On May 22, 1863, after two failed attempts to take the city of Vicksburg by assault, Major General Ulysses S. Grant declared in a letter to the commander of the Union fleet on the Mississippi River that the nature of the ground about Vicksburg is such that it can only be taken by a siege. The 47-day siege of Vicksburg orchestrated by Grant resulted in the eventual surrender of the city and fulfilled a major strategic goal for the Union: command of the Mississippi River for the remainder of the war. In this revealing volume, Michael B. Ballard offers the first in-depth exploration of Grant's thoughts and actions during this critical operation, providing a never-before-seen portrait of the general in the midst of one of his most notable achievements.
After an overview of Grant's early Civil War career from his first battle through the early stages of the attacks on Vicksburg, Ballard describes in detail how Grant conducted the siege, examining his military decisions, placement of troops, strategy and tactics, engineering objectives, and relationships with other officers. Grant's worried obsession with a perceived danger of a rear attack by Joseph Johnston's Confederate army, Ballard shows, affected his decision making, and shows how threats of Confederate action occupied more of Grant's time than did the siege itself.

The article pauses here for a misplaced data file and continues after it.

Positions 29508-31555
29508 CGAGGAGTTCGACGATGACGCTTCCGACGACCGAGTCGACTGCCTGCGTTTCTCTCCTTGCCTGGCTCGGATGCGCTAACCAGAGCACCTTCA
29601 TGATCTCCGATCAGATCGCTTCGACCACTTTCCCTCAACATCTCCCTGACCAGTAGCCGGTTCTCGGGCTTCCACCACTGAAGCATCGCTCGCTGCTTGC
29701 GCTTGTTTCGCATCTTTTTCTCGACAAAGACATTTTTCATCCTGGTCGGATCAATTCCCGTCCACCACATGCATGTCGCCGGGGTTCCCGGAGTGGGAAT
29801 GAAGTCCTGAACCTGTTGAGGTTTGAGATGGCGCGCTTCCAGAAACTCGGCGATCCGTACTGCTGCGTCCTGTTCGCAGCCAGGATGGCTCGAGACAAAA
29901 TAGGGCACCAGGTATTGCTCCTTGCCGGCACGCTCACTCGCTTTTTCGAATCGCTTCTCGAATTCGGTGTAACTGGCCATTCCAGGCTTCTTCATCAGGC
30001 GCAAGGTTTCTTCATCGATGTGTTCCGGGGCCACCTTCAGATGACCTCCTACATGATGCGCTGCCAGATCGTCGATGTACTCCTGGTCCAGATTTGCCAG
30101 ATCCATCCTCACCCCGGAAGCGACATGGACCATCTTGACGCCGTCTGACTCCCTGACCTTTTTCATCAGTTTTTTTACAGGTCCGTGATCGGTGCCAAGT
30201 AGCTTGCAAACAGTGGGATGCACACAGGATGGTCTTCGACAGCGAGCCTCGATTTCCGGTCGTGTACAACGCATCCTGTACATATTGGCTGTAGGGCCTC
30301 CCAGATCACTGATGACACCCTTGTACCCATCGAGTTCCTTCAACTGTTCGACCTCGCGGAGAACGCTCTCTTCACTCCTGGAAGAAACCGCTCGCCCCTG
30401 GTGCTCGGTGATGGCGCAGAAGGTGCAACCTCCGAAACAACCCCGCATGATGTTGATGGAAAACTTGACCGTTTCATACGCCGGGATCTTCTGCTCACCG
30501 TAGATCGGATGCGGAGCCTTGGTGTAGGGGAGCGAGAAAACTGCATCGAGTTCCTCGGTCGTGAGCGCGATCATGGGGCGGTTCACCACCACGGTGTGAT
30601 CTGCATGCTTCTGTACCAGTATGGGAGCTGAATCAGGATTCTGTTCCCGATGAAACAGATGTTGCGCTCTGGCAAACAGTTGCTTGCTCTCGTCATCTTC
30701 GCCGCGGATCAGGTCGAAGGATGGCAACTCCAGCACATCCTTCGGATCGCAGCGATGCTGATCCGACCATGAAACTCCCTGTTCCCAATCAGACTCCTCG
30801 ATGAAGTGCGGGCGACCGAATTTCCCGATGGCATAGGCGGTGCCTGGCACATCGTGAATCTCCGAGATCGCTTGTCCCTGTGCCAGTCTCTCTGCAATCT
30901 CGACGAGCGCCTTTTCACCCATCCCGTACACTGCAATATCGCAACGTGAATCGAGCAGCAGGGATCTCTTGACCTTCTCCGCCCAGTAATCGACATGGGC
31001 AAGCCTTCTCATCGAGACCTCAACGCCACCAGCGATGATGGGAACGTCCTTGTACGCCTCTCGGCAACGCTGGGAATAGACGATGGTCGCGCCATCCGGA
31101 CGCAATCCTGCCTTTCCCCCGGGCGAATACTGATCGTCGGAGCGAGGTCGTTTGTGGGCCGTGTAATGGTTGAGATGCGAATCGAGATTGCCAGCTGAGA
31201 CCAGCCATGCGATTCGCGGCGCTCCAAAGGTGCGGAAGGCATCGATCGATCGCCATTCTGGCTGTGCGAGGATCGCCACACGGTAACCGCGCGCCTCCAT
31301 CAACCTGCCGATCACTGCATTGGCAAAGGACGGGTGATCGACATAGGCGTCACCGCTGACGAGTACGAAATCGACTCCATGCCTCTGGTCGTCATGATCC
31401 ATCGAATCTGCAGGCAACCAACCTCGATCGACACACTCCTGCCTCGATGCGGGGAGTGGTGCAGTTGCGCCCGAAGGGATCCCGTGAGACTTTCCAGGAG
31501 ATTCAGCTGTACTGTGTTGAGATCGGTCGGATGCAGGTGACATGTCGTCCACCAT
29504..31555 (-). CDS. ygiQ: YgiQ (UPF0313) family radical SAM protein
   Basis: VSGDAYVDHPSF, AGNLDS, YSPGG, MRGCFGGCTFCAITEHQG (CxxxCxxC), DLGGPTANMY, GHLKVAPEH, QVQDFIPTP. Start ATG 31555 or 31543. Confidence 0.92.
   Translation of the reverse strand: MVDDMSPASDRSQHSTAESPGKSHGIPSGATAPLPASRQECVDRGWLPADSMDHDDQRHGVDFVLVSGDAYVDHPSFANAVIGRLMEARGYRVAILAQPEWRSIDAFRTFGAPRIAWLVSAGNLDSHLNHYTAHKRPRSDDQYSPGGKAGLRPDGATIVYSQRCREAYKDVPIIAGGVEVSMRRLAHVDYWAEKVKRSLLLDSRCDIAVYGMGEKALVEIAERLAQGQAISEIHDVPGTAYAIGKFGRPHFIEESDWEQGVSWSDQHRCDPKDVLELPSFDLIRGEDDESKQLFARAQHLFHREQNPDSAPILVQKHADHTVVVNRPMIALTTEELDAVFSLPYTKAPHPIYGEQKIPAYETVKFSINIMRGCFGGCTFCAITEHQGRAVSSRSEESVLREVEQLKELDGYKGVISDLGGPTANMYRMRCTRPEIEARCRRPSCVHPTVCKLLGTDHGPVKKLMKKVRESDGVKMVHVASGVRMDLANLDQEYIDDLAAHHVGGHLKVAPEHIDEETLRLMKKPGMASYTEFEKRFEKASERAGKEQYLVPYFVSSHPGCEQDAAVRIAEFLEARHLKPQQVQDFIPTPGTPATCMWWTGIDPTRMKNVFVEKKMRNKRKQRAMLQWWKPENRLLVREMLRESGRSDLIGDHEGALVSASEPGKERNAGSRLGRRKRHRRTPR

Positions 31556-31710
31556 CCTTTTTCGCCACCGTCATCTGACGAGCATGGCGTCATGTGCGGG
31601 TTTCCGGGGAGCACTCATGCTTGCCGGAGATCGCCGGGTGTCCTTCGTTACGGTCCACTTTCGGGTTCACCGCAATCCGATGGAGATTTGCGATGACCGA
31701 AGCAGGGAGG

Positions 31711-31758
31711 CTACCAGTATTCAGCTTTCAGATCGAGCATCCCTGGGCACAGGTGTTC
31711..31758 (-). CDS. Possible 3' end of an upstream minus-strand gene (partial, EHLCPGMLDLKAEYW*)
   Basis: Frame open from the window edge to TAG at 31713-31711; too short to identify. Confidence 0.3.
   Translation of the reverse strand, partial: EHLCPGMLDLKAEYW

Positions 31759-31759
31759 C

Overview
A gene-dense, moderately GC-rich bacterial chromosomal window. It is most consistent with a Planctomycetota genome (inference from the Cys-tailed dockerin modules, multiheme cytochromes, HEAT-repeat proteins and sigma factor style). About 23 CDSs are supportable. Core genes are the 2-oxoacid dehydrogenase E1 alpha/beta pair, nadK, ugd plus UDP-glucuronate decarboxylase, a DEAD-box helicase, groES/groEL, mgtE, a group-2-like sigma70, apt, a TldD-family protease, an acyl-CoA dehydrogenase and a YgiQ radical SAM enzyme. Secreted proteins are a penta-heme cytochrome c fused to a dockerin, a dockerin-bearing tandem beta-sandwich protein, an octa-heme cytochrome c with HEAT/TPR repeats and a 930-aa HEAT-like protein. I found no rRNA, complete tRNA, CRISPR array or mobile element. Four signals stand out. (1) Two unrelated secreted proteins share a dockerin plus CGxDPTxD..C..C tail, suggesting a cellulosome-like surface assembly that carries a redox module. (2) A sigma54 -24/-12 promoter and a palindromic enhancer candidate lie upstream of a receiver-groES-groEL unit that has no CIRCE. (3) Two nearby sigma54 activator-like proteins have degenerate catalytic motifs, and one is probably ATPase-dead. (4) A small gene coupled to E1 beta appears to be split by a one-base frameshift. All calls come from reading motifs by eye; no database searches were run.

In addition, Ballard soundly dispels a false story about Grant's alleged drinking binge early in the siege that has been taken as truthful by many historians, examines how racism in Grant's army impacted the lives of freed black people and slaves in the Vicksburg area, and explores Grant's strained relationship with John McClernand, a politically appointed general from Illinois. The audiobook concludes with the surrender of Vicksburg on July 4, 1863, the expulsion of Johnston and his army from the region, and demonstrates the impact of the siege on the outcome on the short and long-terms of Grant's military career.
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